Governance describes the way countries and societies manage their
affairs politically and the way power and authority are exercised. For
the poorest and most vulnerable, the difference that good, or
particularly bad, governance, makes to their lives is profound: the
inability of government institutions to prevent conflict, provide basic
security, or basic services can have life-or-death consequences; lack of
opportunity can prevent generations of poor families from lifting
themselves out of poverty; and the inability to grow economically and
collect taxes can keep countries trapped in a cycle of aid-dependency.
Understanding governance, therefore, is central to achieving development
and ending conflict.
During the 1990s donors came to realise that development required better
'governance', and DFID recognised early on the need to work with the
research community to identify ways of improving governance for better
The Centre for Future States and the Citizenship, Accountability and
Participation Programmes (Institute of Development Studies, Sussex); the
Crisis States Research Centre (London School of Economics); and the
Centre for Research on Inequality and Ethnicity (CRISE, Oxford
University) have been funded by DFID over the past ten years. This paper
provides a brief overview of what these different programmes have told
us about governance, fragility and conflict in the developing world.
The key message from all four research programmes is that to understand
development we must understand the politics that shape it. Ultimately it
is political decisions that will shape whether or not the Millennium
Development Goals are reached, revenues are raised to fund investment,
and growth occurs.
The research argues that the political settlement is central to all
development; and one that does not exclude powerful players is more
likely to prevent conflict. But settlements also need to work at the
grass roots level, representing the interests of social groups. Security
is a precondition for development; this is a matter of survival and must
be prioritised in countries recovering from conflict. Evidence presented
here shows that in countries where cultural or ethnic groups feel there
is economic, political and social inequality, wars are more likely. The
future face of insecurity is not restricted to civil wars - more and
more people are dying in social violence, particularly in cities
[Chapters 2, 3 and 4].
The research looks at how governments can become more inclusive, and
therefore more stable. States that are accountable only to some groups
or that do not regard some members of society as 'citizens' create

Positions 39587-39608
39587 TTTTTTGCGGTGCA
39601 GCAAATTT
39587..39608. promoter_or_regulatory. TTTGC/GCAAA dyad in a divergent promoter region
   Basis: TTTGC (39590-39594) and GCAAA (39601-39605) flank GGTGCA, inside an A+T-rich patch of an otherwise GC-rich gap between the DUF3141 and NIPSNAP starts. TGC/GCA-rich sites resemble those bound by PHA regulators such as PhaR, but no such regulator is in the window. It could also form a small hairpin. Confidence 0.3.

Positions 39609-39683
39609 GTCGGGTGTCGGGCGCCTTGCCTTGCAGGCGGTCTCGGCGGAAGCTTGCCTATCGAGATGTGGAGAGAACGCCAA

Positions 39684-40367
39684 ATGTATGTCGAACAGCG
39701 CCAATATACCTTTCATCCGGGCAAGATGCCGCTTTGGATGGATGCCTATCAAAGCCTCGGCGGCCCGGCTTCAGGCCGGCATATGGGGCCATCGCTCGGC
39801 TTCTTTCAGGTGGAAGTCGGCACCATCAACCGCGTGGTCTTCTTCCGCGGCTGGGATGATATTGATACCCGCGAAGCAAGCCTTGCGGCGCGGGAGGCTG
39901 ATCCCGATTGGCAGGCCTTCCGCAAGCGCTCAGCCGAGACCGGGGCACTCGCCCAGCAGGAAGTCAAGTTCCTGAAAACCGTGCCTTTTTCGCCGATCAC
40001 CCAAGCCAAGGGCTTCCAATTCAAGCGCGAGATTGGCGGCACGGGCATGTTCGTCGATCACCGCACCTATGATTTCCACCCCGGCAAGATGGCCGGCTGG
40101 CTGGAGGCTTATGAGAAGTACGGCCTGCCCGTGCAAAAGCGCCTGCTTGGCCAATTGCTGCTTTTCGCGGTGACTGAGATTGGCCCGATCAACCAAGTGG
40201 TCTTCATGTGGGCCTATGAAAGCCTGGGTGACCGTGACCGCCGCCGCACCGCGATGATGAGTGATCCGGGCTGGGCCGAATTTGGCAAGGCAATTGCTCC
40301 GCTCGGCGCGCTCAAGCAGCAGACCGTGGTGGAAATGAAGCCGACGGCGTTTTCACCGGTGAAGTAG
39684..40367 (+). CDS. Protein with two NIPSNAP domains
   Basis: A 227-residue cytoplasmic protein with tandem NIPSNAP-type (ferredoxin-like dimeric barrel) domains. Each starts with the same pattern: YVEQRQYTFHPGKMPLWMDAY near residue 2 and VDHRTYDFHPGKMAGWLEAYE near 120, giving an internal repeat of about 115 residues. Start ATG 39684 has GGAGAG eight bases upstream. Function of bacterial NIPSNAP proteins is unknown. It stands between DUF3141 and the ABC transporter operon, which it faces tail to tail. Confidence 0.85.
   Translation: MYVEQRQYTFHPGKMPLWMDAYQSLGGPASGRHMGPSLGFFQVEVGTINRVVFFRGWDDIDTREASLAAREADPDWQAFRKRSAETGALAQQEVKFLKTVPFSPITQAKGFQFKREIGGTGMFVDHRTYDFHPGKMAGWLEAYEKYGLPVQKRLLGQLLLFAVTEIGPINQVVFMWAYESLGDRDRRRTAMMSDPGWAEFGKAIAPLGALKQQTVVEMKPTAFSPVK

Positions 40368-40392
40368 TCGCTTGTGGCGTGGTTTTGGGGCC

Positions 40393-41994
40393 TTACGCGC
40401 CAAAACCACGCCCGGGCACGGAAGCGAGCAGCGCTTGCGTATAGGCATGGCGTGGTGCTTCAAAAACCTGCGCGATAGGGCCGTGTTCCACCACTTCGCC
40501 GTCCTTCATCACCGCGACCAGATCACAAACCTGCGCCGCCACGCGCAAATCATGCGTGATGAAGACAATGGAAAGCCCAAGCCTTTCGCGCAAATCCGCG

inequalities that can fuel conflict. When citizens actively participate
in society through local associations and movements outside the state,
there are benefits to both state and society [Chapters 5 and 6].
The poor, more than any other group, rely on basic public services. For
vulnerable families, access to education and healthcare are important
routes out of poverty. The politics matters: services work better for
the poor when poor citizens participate in reform of service delivery
and the research looks at how this can be most effectively achieved. In
conflict affected states the provision of services is very sensitive.
Service delivery targeting excluded groups can reduce political tensions
and improved security [Chapter 7].
DFID-funded research has made a key contribution in drawing attention to
the importance of taxation in building effective states. Taxes, raised
in ways that encourage economic growth and promote political
accountability, build the political legitimacy of the state and offer
the eventual 'exit strategy from aid'. Tax revenues allow states to
provide security and public services while prioritising their own
(rather than donor) policy concerns. Tax reforms can encourage interest
groups in society to mobilise politically - an important bargaining
process between state and citizen-taxpayers who perceive they may have a
genuine stake in better government [Chapter 8].
Economic growth allows people to escape cycles of poverty and countries
to end dependency on aid. But the findings shown here question some of
the blueprints donors recommend for achieving growth. Some of the most
successful examples of rapid economic growth in the developing world,
such as China and Vietnam, have certainly not followed the 'investment
climate' prescription. Donors may need to acknowledge the political
dynamics of growth, including that some forms of informal relationships
between business and state in developing countries can succeed in
generating and sustaining high levels of growth [Chapter 9].
The report concludes [Chapter 10] with a proposal to improve how the
international community commissions and uses governance research,
indicates why further governance research is needed, and how DFID plans
This research adds depth to our understanding of development as a
political process, provides rich evidence based on country experience,
and points to the questions which aid agencies must address in order to
be effective - including in more fragile countries. It demonstrates that
durable reforms need to be constructed, nationally and locally, in a way
that fits each political context and it challenges donors to build the
capacity to contribute to this effectively.
DFID, London, UK, 97 pp.
The Politics of Poverty: Elites, Citizens and States: Findings from ten years of DFID-funded research on Governance and Fragile States 2001-2010